Though we exist in a time of great media upheaval, where the Internet has made available so much story for so little effort, millions are still drawn to long-form traditional narratives. We still go to the cinema, the bookstore, the concert, the play, the big game, the event. Though so much power can be packed into a media snack – a tweet, a blog post, a text message, a sentence, a word, or even an acronym (LMAO anyone?) – we still sit down for super-sized media meals. Something must be inspiring us to pull up that chair and sup from the old media table. Inspiration seems to be the answer. What is the importance of inspiration to storytelling? In our digital world – full of bombardment from massive narrative abstraction and fragmentation, where so much story content is being communicated in so many bits and bytes and packets like bullets from a fiber-optic Gatling gun – we still find time to stick the old media morphine drip in. This happens when we do something so archaic as watch an hour-long drama on network television, spend nine innings at the baseball stadium, or, gasp, read an entire Harry Potter book cover-to-cover.
Joseph Campbell, were he writing this, would probably say that we go to the ‘big show’ for inspiration: to experience the empowering psychological effect of transitional tales – stories about people, heroes really, who must pass from one state of being into another in order to achieve some necessary purpose and become something greater. I believe we all want to experience this change within ourselves in one form or another. These inspirational experiences highlight the societal and personal hunger for renewal, for a resurrection of all things truly important: progress, learning, joy, improvement, happiness. I don’t think people are predisposed to simply decay – we always want more, better, different, and great, whether good or bad (as per the eye of the beholder). Consider this from Joe Lambert’s Digital Storytelling Cookbook:
Why [are resurrection tales] so powerful? On one level, we all have to wake up in the morning and choose to go on — to resurrect ourselves in the face of fate and circumstance, the memory of loss and almost unbearable struggle, and our own sense of weakness and vulnerability. The stories we are drawn to, that resonate in our direct emotional need, in general, are those that give us a reason to make that decision to go forward. They inspire us. The very word inspire, in its archaic sense, means to breath again. Stories encourage us to take one more breath, to swim up to the surface, above our despair, and live.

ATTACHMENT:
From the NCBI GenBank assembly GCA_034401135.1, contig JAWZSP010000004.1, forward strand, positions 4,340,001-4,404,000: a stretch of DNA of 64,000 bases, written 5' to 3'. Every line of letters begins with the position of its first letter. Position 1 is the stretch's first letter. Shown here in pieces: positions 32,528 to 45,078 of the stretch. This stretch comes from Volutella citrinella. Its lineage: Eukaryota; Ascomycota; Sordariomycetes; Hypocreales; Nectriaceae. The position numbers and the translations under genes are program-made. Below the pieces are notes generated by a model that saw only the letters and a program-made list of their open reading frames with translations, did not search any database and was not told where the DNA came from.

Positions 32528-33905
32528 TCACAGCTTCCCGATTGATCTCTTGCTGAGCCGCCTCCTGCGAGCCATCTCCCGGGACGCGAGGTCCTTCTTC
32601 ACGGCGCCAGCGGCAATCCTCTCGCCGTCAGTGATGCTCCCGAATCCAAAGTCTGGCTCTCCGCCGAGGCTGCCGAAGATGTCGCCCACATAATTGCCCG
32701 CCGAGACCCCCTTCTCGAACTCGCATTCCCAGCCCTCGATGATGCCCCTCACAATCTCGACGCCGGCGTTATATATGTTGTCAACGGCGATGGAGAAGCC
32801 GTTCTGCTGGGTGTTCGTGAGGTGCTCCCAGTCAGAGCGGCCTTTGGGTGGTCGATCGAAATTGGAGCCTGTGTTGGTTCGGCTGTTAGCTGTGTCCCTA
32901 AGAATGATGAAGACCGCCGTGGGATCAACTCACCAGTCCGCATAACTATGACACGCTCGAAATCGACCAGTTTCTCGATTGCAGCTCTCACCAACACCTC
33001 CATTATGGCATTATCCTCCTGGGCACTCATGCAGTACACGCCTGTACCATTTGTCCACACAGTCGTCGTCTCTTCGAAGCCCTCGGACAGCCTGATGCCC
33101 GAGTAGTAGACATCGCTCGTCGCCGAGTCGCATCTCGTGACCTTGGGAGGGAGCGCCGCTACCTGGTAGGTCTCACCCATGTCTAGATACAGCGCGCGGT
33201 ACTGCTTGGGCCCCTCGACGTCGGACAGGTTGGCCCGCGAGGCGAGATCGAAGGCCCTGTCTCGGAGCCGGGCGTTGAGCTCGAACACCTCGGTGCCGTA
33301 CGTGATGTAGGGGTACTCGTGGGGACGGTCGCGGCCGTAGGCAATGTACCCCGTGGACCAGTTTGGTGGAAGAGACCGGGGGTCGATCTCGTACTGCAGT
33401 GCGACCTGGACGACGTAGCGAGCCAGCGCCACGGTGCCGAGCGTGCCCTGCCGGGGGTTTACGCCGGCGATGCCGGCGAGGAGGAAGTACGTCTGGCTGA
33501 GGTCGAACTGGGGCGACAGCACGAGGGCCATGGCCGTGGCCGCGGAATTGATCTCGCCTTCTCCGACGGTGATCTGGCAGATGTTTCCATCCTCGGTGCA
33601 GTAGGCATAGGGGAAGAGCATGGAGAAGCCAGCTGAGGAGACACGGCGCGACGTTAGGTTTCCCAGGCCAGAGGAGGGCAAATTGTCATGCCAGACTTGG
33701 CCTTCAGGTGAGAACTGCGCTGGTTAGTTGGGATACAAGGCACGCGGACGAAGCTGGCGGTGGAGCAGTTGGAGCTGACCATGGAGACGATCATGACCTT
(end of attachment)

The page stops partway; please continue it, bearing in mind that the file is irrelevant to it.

We dine on long-form stories despite living in a short-attention-span, digital, impersonal world. We do this, I believe, because we want to connect to characters that are becoming something greater. Why? Because we all want to be greater than we are. If it were not so, well, there wouldn’t be much point to anything. Participating in short-form media storytelling, be it tweeting or blogging or Facebook wall posting, or anything else we might do with social media, indeed generates a large, if not abstract, collective human narrative, but it also makes us subconsciously grateful for traditional narratives. How else does a film like The Dark Knight, or a media franchise like Mamma Mia!, or the sagas surrounding the winning team at the NCAA Final Four, and so on… how do they each continue to remain viable financially and culturally, despite the increasingly ubiquitous presence of the Web and it’s instant-satisfaction aesthetic? Simple: inspiration. Inspiration might come in a small dose, even in a gesture, but those stories that take work are the ones we seem to look to the most, and that is why some parts of old media will never go away. We’ll find ways, and content producers and providers MUST find ways, to keep everybody at the dinner table.